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Real, Wild, and Woody: A Craft Beer Lover's Paradise

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The sold-out Real, Wild, and Woody craft beer festival debuted on Saturday, July 19 at Tempe Center for the Arts, with beer geeks filling the indoor venue in hopes of getting a taste of countless rare and specialty brews. We'd love to console those who didn't nab a ticket fast enough by saying the event featured long lines or overly-hyped brews -- but that would be a lie.

In truth the first event was remarkably well-organized, well-attended, and full of one-of-a-kind beers.

See Also: The Beards of Real, Wild and Woody Craft Beer Festival (Complete Slideshow)

In a city with no shortage of beer-feuled events, Real, Wild, and Woody stands out as a true beer geek's dream. Nearly every brewery at the event had created a specialty brew specifically for the festival. In many cases that meant barrel-aging one of the brewery's regular brews, though in some cases breweries created special casks to tap just for festival-goers.

With such a rare lineup of brews, it shouldn't have surprised festival organizers that eager drinkers were lined-up outside the event well-before the doors opened at 2 p.m. By the time the long-awaited start time hit, there was a giant line of sweaty patrons outside waiting to have their ID's checked. By our count it took somewhere between 45 and an hour to get everyone inside.

See also: Scottsdale Beer Palooza: Generic But Generous

It was a tight squeeze but the fact that the crowd was friendly and excited made navigating the crowded Tempe Center for the Arts much less of a bane. And it's a testament to the number of Arizona craft brewers that there weren't many lines to wait in to get beers. The only exception was Arizona Wilderness Brewing, which boasted a fairly lengthy line throughout the event.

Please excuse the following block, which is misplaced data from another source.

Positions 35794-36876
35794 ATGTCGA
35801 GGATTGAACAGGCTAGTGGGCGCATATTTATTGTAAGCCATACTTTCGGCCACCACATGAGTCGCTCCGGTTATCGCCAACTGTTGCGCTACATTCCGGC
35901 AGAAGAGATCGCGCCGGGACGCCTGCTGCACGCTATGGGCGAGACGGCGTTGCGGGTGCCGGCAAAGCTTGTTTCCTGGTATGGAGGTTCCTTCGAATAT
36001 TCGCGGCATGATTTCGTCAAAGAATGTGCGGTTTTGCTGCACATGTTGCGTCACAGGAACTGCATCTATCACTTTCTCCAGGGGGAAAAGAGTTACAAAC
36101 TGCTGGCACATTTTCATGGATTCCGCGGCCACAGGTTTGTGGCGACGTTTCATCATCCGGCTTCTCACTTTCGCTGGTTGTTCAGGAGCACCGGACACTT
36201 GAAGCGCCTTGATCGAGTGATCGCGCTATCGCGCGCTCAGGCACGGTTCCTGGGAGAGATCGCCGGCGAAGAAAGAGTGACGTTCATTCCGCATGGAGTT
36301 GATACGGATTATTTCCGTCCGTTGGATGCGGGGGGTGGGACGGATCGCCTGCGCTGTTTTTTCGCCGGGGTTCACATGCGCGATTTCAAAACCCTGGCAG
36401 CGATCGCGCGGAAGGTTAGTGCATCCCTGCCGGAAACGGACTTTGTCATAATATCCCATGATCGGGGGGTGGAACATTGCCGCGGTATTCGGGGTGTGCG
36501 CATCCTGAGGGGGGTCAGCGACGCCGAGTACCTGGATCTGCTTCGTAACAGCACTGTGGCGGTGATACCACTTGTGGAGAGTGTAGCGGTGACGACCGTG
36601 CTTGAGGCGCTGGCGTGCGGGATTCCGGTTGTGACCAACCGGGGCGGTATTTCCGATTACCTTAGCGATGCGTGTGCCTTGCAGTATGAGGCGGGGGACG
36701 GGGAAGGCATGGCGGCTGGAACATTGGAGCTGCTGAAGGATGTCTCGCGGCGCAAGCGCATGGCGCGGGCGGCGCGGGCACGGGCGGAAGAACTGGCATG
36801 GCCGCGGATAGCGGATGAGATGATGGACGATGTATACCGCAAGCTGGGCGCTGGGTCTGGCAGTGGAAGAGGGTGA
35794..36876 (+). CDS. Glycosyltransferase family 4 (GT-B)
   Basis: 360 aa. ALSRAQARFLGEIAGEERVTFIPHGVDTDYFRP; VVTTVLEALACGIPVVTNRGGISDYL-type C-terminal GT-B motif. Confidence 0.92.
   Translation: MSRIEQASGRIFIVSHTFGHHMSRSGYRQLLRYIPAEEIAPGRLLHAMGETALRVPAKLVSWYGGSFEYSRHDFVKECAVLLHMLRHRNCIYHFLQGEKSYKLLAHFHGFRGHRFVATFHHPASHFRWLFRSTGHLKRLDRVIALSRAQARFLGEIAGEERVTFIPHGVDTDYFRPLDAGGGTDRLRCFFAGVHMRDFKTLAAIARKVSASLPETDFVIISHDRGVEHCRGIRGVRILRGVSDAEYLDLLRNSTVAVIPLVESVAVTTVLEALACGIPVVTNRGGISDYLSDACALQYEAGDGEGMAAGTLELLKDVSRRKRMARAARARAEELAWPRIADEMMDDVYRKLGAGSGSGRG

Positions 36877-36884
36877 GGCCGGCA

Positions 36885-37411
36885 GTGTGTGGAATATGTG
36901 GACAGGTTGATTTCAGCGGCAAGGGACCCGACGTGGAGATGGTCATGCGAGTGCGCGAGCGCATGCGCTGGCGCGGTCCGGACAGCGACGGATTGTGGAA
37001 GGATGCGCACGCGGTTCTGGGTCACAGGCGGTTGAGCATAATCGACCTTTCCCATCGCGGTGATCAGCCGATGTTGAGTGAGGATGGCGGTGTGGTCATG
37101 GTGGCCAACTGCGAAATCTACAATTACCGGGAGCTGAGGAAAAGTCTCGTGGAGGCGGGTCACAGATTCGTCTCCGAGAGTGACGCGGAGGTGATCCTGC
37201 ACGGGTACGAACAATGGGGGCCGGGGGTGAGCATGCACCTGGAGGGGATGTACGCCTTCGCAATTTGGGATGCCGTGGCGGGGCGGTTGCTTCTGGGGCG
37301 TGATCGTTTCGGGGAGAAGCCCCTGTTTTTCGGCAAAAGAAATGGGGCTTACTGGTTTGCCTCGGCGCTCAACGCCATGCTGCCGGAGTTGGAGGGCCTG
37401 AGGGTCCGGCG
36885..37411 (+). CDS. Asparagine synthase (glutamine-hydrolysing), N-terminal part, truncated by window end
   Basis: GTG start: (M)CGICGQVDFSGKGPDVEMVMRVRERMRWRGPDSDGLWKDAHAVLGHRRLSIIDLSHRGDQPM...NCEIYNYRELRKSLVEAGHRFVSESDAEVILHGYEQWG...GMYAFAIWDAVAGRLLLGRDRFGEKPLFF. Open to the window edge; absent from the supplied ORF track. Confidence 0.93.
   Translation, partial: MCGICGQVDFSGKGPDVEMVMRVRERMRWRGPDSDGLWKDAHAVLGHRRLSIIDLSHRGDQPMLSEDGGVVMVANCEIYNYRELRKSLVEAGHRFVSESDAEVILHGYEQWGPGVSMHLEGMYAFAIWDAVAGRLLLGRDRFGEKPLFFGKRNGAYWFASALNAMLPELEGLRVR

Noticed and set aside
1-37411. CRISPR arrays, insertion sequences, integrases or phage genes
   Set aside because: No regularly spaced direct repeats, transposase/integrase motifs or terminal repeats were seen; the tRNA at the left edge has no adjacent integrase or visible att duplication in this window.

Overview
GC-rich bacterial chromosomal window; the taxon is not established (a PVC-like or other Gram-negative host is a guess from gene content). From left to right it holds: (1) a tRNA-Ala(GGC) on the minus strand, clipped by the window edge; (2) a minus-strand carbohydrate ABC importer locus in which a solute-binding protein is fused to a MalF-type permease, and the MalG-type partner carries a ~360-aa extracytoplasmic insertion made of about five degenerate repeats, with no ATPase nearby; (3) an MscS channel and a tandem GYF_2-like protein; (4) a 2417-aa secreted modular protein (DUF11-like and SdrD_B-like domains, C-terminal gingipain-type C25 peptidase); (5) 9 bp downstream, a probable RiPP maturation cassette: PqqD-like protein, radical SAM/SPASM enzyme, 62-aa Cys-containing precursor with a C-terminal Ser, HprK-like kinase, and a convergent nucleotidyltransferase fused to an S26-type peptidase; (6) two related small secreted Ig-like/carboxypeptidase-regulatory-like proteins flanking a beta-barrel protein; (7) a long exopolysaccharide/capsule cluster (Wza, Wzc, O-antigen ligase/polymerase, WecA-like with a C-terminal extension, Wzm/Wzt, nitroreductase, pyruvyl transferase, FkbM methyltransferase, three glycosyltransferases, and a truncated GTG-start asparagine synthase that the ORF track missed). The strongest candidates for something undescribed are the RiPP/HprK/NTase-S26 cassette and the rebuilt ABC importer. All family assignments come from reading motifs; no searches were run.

It took about two hours for some of the beers featured in event's cask section to run out, these small-batch brews included creations such as a Rosemary IPA from The Perch and a Cocoa Puff Porter from Fate Brewing. But other than these very limited-quality beers, we didn't notice any shortage of brews -- and that's even with the very lax monitoring of samples. Should anyone have wanted to sample more than the allotted 20 beers, we're confident they would have been able.

The small touches that really impressed us with this event included the free food samples located in a two places throughout the event. Though food wasn't a prominent part of the festival, the small number of samples from restaurants including Pig and Pickle and Cornish Party were just what we needed to soak up all the booze. Free water bottles located at the event exit were also a nice touch.

Despite long lines to get inside, it seems the Real, Wild, and Woody festival was a hit. We could easily see this becoming the craft beer scene's marquee annual event.

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